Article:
Having easy access to Labster’s resources means students benefit from this tool to engage in lab exercises where they can put their knowledge into practice and contextualize their learning.
The ability to safely repeat experiments and practice their skills is one advantage that Dr. Allen-Baume has highlighted: “With limited time and space we can only provide a certain number of wet lab opportunities for our students. However, Labster allows them infinite tries at various practical scenarios, with no risk of harm if they get it wrong and no detrimental impact on their marks. We have the ability to do experiments that we would just not have the time, space or equipment to do in the ‘real world’.”
Feedback from students has also been overwhelmingly positive, with many appreciating the visual aspects of virtual labs and the ability to learn at their own pace and contextualize their learning. Some student comments from a survey on the use of Labster includes:
- “I can relate it to exam questions because I can see the experiment in my head before the lab.”
- “It was so useful to see the experiments in practice and have context for things.”
- “It’s great for visual learners like me.”
- “Has a realistic feel to it and tells me relevant and useful information relating to my course.”
- “I can practice my lab skills without any risks.”
- “Labster is a great platform to learn practicals without any real-life risks.”
- “I enjoy it as you can catch up on practicals and carry out experiments from home.”
- “I have really enjoyed using this study resource in my Foundation year at University!”
Dr. Allen-Baume has also observed a marked improvement in her students’ lab work and attributed them to regular practice with the virtual labs: “I think students generally feel that the simulations give them a lot more confidence when they’re actually in the lab. I have also noticed that they seem to get through actual lab work a lot more quickly, which is great because I can then include more experimentation when we’re actually in the lab. I think a lot of that comes from Labster giving them that bit of practice and familiarization.”
Driving student engagement with a range of virtual labs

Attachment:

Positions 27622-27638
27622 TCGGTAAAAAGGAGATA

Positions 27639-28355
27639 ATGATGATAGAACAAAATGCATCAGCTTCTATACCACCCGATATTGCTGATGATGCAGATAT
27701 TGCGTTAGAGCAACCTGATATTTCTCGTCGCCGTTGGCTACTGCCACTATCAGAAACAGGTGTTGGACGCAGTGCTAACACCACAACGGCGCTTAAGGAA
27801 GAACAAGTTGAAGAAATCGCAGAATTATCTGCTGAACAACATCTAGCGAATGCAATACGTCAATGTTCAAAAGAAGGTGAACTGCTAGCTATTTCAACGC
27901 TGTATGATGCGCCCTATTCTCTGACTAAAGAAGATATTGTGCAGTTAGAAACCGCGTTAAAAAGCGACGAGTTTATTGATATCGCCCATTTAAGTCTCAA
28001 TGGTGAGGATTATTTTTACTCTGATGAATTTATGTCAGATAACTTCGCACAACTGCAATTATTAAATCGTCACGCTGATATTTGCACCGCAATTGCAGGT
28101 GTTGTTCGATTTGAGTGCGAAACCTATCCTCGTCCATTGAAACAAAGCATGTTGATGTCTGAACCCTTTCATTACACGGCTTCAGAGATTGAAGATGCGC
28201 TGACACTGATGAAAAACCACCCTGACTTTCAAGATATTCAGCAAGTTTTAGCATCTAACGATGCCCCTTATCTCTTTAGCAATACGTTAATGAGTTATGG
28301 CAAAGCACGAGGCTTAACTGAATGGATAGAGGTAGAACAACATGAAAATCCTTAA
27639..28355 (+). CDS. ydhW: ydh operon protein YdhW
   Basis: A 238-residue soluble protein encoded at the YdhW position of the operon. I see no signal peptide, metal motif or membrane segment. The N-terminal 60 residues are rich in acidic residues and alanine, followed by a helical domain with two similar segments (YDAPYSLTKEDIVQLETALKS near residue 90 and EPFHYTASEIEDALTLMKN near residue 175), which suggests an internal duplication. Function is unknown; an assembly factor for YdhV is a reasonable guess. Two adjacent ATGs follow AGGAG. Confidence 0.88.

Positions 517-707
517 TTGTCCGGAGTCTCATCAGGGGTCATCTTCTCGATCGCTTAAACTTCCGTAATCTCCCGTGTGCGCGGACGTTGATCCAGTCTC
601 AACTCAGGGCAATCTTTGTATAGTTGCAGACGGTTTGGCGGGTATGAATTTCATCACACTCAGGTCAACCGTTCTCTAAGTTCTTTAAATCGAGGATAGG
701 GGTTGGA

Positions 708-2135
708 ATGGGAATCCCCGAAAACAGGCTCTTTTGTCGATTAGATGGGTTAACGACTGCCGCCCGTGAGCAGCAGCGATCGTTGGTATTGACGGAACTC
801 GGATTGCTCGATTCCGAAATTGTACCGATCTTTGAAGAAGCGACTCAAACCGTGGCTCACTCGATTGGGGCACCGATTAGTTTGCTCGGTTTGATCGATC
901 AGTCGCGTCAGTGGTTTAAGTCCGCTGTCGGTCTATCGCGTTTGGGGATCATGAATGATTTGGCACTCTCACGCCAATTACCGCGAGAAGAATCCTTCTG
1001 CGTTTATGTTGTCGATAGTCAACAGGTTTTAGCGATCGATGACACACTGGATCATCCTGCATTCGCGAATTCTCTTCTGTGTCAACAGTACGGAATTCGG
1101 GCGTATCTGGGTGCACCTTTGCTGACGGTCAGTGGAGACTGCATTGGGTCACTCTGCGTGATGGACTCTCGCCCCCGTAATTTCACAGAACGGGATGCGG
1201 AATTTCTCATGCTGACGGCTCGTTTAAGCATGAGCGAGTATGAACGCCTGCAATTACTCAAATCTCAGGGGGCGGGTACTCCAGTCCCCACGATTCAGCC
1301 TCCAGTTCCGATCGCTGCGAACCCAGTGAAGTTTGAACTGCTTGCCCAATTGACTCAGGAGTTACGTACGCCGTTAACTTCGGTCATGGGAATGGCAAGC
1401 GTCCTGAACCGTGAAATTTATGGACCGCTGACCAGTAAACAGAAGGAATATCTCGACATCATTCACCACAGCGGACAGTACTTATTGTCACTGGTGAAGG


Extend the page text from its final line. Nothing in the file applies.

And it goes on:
The virtual labs are popular with her students, and Dr. Allen-Baume hopes to continue to use Labster in her course due to the constantly growing number of simulations available in the simulation catalog.
She says, “We’re going to keep using it. Now I’ve got so many more simulations to draw from, I can use it more for preparation for experiments they will have the chance to do in the real lab. It’s been really helpful that a lot more chemistry simulations were added; I find that generally, the AP level is around the correct level for my students.”
Labster now offers more simulations than ever for pre-university students and VR users, and Dr. Allen-Baume sees these updates as a significant step in keeping up with the ever-evolving challenges of science education: “Students have information technology as an integral part of their life and we have to keep up with these changes to make sure we can keep them engaged. Labster is constantly updating the range of simulations available. Judging by the webinar I joined recently, the virtual reality possibilities are really exciting.”
“Yes! I would enthusiastically recommend Labster to others. It has provided our students with a very valuable learning tool, giving them more transferable skills and helping them to contextualize their own learning.”
So does Dr. Allen-Baume recommend Labster? She says, “Yes! I would enthusiastically recommend Labster to others. It has provided our students with a very valuable learning tool, giving them more transferable skills and helping them to contextualize their own learning.”
Want to experience a virtual lab for yourself? Try out one of our demo labs. We’re also constantly updating our simulation catalog and course packages. Check out our new introductory-level courses, or explore the whole catalog.